Article

Alkali–Silica Reaction: the Influence of Calcium on Silica Dissolution and the Formation of Reaction Products

Swiss Federal Laboratories for Materials Science and Technology, Empa, 8600 Dübendorf, Switzerland
Journal of the American Ceramic Society (Impact Factor: 2.43). 11/2010; 94(4):1243 - 1249. DOI: 10.1111/j.1551-2916.2010.04202.x

ABSTRACT In a model system for alkali–silica reaction consisting of microsilica, portlandite (0–40 mass%), and 1M alkaline solutions (NaOH, KOH), the influence of calcium on silica dissolution and on the formation of reaction products is investigated. The reaction and its products are characterized using calorimetry, X-ray diffraction, thermogravimetric analysis, nuclear magnetic resonance, desorption experiments, and pore solution analysis in combination with thermodynamic modeling. Silica dissolution proceeds until portlandite is consumed due to the formation of C–S–H, and subsequently, saturation of dissolved silica in the alkaline solution is reached. As a result, the amount of dissolved silica increases with the increasing portlandite content. Depending on the amount of portlandite added, the reaction products show differences in the relative amounts of Q1, Q2, and Q3 sites formed and in their average Ca/Si ratio. The ability of the reactions products to chemically bind water decreases with the decreasing relative amount of Q3 sites and with the increasing Ca/Si ratio. However, the amount of physically bound water in the reaction products reaches a maximum value at a Ca/Si ratio between 0.20 and 0.30.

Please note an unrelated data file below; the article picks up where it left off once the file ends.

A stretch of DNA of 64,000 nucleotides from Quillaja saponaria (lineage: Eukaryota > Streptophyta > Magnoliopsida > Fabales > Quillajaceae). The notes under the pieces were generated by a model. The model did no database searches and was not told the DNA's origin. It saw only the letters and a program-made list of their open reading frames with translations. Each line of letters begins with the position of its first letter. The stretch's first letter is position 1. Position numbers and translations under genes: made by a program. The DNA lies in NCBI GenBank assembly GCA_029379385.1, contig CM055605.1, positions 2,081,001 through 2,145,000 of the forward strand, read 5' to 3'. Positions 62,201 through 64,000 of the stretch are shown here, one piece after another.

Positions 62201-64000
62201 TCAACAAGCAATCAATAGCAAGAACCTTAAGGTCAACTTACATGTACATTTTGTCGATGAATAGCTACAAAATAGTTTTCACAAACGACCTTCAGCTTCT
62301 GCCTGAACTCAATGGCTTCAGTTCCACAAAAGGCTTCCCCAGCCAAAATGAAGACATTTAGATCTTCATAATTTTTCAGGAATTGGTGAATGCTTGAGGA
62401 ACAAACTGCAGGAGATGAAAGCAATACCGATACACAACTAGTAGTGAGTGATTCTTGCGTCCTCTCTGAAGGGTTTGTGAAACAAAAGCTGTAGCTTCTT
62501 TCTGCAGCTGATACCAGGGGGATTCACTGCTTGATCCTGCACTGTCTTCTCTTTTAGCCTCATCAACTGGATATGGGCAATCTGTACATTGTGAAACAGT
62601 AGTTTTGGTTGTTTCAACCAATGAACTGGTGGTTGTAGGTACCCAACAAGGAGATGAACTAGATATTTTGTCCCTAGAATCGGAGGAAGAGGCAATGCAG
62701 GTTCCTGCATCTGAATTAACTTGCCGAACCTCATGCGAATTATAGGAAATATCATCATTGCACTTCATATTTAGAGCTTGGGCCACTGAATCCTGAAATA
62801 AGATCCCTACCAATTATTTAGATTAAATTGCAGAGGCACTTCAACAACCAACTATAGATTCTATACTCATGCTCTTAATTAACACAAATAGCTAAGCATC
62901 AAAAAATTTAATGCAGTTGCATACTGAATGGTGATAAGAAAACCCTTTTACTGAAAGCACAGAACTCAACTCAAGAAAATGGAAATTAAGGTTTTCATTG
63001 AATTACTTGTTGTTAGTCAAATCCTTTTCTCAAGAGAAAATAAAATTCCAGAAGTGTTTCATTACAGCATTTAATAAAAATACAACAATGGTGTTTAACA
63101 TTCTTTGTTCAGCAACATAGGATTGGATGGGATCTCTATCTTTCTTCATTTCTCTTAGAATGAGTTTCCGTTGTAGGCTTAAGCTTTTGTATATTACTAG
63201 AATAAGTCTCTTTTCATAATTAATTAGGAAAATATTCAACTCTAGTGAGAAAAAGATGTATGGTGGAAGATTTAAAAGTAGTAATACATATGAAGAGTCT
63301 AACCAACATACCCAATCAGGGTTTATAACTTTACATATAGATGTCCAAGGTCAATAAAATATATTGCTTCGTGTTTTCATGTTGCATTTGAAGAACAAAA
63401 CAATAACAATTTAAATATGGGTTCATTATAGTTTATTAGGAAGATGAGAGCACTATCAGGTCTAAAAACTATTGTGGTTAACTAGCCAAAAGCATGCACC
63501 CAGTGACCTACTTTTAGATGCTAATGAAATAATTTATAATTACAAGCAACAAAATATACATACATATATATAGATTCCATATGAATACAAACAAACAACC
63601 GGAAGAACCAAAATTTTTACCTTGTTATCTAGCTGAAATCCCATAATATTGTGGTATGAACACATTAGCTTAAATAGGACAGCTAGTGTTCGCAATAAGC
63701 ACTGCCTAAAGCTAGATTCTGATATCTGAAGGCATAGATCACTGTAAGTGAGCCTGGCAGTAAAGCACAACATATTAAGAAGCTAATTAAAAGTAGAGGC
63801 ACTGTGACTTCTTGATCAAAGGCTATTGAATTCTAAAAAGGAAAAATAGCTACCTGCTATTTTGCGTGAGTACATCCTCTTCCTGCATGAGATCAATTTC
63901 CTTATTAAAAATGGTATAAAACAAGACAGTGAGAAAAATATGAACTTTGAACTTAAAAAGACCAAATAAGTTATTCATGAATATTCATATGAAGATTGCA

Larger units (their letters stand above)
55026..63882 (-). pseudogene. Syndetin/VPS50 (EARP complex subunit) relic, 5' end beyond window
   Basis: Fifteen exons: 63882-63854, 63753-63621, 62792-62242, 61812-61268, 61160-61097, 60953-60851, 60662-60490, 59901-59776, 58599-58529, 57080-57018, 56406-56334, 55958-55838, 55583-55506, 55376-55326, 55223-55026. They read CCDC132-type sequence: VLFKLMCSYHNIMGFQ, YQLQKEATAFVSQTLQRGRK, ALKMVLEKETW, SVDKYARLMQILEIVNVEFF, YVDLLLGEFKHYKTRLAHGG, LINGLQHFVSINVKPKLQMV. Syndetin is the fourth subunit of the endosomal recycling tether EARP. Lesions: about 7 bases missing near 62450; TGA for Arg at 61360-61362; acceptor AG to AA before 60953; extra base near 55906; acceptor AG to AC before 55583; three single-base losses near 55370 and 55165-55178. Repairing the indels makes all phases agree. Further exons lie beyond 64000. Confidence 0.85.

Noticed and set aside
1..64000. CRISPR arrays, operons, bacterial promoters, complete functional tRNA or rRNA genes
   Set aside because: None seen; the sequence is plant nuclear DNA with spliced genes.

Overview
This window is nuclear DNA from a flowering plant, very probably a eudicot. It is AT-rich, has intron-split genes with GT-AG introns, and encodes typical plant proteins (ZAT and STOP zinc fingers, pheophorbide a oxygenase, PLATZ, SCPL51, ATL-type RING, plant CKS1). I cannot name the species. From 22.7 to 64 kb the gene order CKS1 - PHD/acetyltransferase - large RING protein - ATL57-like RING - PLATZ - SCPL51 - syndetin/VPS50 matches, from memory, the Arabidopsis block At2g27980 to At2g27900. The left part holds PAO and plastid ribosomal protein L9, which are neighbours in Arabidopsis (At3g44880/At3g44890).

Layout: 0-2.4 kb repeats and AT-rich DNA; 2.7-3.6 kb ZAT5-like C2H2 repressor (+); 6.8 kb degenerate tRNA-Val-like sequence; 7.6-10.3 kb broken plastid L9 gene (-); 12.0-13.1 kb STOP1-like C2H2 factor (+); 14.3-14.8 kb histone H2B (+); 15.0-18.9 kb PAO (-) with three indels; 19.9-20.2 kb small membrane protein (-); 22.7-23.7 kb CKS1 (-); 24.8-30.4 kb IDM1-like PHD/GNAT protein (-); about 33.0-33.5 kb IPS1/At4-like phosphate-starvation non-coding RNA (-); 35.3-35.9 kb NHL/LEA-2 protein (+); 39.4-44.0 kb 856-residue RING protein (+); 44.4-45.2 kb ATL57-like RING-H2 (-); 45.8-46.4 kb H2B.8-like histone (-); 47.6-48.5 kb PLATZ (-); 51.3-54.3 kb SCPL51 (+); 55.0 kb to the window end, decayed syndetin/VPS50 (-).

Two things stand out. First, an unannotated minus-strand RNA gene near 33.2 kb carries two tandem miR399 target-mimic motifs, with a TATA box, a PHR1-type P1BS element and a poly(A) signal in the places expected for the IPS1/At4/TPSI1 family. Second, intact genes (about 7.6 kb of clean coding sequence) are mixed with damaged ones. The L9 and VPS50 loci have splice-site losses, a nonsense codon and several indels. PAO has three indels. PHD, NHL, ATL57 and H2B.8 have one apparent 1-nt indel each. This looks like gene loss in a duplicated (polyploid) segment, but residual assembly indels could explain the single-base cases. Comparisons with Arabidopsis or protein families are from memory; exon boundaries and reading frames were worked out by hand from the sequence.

3 Bookmarks
 · 
245 Views
  • Source
    [Show abstract] [Hide abstract]
    ABSTRACT: Lime is widely used as additive to improve the mechanical properties of natural soil used in earthworks. However, the physico-chemical mechanisms involved are yet not well understood. In order to develop and optimize this treatment method, a better understanding of the interaction between lime and the minerals of the soils, in particular clay minerals, is required. In this study, Ca-bentonite was treated with 2, 5 and 10 wt.% of lime during 1 to 98 days. Modifications in the Si local environment were then monitored by solid state nuclear magnetic resonance to investigate the pozzolanic reaction. All the soil mineral phases contribute to the release of Si and to the pozzolanic reaction, with a rapid and total consumption of Si-polymorph and an exacerbated dissolution of montmorillonite. Mechanism of C–S–H formation, function of the Ca content in the system, was found to match the sorosilicate-tobermorite model described in cement systems.
    Cement and Concrete Research 04/2012; 42:626-632. · 3.11 Impact Factor